The idea that Marxist revolution shall spontaneously arise from the atomized members of the working class---or the trade unions---is sheer bunk. A vanguard is necessary to lead the revolution. To repudiate the idea of a revolutionary party is to repudiate the idea of revolution.
: I agree. Nikolai Bukharin rightly pointed out that if a class were inwardly unified, the formation of a party would be superfluous. My concern is that Lenin's concept of party organization (though it presupposes the fact - the actuality - of the revolution) leads to the eventual subordination of the proletarian movement to the central committee. As Rosa Luxemburg reminded us in 1904:
Let us speak plainly. Historically, the errors committed by a truly revolutionary movement are infinitely more fruitful than the infallibility of the cleverest Central Committee.
(Leninism or Marxism, p. 108, The University of Michigan Press, 1976)
Please let me make it plain that I am NOT advocating the methods employed by Lenin. I live in America in 1999---not Tsarist Russia in 1905!
No party in America requires the absolute secrecy that he did.
No party in America requires the absolute discipline that he did.
This is not a police state where one member's loose tongue gets 50 people killed.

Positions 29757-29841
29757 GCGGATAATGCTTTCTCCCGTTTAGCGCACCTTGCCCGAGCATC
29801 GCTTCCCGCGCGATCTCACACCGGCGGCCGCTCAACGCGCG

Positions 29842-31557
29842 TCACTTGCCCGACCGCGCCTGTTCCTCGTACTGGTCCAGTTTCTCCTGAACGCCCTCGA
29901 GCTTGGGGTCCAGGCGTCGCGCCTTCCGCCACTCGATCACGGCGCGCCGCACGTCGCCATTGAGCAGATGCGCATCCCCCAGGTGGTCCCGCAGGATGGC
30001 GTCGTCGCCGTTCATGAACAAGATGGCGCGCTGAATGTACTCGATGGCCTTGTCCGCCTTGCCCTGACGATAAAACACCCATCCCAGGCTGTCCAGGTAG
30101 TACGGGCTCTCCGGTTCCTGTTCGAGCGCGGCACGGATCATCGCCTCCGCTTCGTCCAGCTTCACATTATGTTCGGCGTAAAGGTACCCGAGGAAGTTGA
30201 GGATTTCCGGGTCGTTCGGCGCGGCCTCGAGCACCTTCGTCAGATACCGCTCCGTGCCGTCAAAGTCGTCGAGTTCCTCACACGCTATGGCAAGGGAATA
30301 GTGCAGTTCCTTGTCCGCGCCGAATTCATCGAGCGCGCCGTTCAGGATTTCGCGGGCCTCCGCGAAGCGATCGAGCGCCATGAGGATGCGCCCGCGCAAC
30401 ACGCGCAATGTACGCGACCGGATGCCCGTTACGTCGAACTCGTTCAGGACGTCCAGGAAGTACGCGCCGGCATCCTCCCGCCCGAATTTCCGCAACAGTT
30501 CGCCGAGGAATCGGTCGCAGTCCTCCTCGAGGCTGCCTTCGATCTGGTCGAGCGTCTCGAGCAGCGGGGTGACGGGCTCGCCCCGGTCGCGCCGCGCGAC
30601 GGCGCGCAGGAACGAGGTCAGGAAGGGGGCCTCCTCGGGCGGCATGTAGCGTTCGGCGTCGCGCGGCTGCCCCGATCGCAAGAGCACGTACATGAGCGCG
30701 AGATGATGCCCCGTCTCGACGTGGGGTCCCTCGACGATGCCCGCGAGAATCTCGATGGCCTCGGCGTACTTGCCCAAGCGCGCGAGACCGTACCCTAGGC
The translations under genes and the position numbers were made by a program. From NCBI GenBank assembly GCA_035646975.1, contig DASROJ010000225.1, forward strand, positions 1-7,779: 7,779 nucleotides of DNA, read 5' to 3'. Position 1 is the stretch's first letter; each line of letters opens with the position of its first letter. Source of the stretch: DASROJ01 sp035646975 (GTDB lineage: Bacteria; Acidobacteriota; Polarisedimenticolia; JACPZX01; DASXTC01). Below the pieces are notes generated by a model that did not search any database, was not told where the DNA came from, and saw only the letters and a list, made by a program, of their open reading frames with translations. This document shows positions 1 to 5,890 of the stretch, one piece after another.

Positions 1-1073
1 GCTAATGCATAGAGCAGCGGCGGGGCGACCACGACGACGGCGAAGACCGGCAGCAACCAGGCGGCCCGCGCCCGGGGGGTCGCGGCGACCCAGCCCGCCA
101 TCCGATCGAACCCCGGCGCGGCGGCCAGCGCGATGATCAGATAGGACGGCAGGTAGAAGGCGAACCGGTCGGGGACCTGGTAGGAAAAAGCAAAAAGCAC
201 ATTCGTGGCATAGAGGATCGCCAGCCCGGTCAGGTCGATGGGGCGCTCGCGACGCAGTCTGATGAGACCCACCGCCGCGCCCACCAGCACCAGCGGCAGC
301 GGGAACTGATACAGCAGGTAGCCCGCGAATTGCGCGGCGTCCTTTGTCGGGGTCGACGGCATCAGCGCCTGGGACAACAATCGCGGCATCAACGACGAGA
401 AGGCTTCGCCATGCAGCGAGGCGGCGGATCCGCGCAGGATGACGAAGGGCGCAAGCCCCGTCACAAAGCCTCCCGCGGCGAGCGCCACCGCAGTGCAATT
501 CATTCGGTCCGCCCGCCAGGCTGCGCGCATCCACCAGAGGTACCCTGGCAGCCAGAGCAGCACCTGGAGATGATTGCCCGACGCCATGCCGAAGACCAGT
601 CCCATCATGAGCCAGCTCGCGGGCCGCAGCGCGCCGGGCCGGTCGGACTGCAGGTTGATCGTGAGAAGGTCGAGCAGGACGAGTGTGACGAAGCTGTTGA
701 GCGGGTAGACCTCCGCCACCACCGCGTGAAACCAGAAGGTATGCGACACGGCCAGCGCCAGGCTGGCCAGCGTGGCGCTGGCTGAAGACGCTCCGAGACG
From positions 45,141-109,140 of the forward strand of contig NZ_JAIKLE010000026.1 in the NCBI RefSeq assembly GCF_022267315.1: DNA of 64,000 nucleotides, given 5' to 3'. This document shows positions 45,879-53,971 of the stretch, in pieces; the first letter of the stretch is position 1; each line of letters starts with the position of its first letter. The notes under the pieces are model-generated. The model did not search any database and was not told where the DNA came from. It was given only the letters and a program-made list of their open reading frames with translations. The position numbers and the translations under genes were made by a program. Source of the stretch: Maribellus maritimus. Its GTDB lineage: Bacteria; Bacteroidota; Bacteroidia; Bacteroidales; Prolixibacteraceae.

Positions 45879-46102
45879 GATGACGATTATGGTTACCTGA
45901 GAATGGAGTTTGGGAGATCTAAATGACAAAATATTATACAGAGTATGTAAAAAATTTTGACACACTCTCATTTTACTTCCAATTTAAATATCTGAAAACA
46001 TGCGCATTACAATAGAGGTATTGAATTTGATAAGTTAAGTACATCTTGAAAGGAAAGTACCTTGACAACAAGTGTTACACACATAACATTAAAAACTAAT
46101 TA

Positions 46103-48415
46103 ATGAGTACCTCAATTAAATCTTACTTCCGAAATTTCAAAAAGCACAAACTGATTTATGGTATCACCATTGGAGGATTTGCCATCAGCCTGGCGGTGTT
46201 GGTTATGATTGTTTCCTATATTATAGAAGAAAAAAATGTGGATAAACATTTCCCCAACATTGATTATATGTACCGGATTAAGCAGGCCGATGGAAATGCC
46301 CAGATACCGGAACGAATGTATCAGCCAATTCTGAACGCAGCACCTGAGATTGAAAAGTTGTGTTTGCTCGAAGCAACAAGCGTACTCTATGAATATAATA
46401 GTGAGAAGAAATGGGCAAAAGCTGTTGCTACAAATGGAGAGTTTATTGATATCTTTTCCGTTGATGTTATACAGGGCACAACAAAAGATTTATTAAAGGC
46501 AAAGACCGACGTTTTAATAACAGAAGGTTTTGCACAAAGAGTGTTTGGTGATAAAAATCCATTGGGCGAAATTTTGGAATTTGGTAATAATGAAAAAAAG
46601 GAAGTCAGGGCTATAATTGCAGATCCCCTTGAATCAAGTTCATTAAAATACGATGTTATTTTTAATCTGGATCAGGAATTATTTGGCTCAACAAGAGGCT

In short, conditions are far superior now, in this country, for the organization of a mass working class party then they were in Tsarist Russia.
All I was saying was---simply, I thought: To repudiate the idea of a revolutionary party is to repudiate the idea of revolution.
I believe Engels quote substantiates that.
BTW, Luxemburg also said, from the same piece:
We must not forget that the revolution which will soon break out in Russia is not a proletarian but a bourgeois revolution, which will greatly change the conditions of the Social Democratic struggle.
('Organizational Questions of Russian Social Democracy' [as she titled the article], Selected Political Writings , Monthly Review Press 1968, p. 302.)
And, in another article that criticizes Lenin:
Freedom is always and exclusively freedom for the one who thinks differently.
('The Russian Revolution' , Rosa Luxemburg Speaks Pathfinder 1970, p. 389.)
Which libertarians would agree makes for a lovely bumpersticker! But Luxemburg's quest for populist consensus neglects the paramount issue freedom to or freedom from:
And the abolition of [wage labor] is called by the bourgeois, abolition of individuality and freedom! And rightly so. The abolition of bourgeois individuality, bourgeois independence, and bourgeois freedom is undoubtably aimed at.
(Marx & Engels, The Communist Manifesto , International 1948, p. 24.)
Now, to answer your title question, Is centralization necessary?
Only a party that will assume leadership once the people are prepared to claim their birthright is necessary.
I favor a democratic vanguard prepared to assume job rotation within its ranks---and, after the working class is prepared to run their state, outside its ranks.
Or, to put it another way, I was praising Lenin's general interpretations of Marxism, not his <>specific actions within the context of Tsarist Russia.